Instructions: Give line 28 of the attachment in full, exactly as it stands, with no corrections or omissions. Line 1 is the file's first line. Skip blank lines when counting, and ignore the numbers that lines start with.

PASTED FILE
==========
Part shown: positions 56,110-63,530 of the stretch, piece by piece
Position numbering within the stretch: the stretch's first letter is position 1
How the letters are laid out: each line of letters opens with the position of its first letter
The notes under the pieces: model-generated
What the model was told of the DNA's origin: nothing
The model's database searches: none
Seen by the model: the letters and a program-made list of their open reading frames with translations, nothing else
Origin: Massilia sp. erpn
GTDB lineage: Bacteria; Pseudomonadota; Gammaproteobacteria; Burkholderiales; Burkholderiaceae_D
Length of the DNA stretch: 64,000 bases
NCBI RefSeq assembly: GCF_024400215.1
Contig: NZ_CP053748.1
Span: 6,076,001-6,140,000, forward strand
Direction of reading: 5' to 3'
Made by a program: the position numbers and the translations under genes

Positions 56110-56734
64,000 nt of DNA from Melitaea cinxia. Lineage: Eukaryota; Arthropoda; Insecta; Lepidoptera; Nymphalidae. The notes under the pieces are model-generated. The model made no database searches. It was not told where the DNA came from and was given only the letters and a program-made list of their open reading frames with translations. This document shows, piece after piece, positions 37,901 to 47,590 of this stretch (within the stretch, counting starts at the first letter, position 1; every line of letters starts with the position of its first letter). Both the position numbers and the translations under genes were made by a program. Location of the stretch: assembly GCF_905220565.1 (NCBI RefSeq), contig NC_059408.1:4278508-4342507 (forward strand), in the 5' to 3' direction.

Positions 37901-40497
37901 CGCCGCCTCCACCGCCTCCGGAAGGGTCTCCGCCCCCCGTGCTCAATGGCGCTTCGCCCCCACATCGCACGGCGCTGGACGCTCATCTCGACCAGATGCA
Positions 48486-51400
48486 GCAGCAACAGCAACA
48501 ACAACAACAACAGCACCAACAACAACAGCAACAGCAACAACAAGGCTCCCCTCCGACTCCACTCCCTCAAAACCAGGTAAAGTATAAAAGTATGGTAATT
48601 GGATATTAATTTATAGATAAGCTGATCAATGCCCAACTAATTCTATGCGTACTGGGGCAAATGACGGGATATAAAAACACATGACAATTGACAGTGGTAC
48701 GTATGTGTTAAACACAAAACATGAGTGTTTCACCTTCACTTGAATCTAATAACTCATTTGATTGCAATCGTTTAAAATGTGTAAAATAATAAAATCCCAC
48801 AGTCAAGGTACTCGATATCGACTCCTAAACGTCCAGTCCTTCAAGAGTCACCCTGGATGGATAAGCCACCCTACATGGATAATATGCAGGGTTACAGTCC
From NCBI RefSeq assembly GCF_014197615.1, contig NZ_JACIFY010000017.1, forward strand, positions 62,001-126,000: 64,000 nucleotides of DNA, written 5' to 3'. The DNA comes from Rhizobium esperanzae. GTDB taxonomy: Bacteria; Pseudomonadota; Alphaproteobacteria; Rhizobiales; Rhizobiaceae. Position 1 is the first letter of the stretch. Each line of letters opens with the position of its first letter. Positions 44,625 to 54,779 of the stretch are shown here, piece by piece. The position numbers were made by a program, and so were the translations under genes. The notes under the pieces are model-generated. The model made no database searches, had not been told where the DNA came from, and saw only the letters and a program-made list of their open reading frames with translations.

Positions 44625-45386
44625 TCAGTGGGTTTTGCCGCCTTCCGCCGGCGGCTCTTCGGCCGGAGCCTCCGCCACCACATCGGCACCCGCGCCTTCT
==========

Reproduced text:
44625 TCAGTGGGTTTTGCCGCCTTCCGCCGGCGGCTCTTCGGCCGGAGCCTCCGCCACCACATCGGCACCCGCGCCTTCT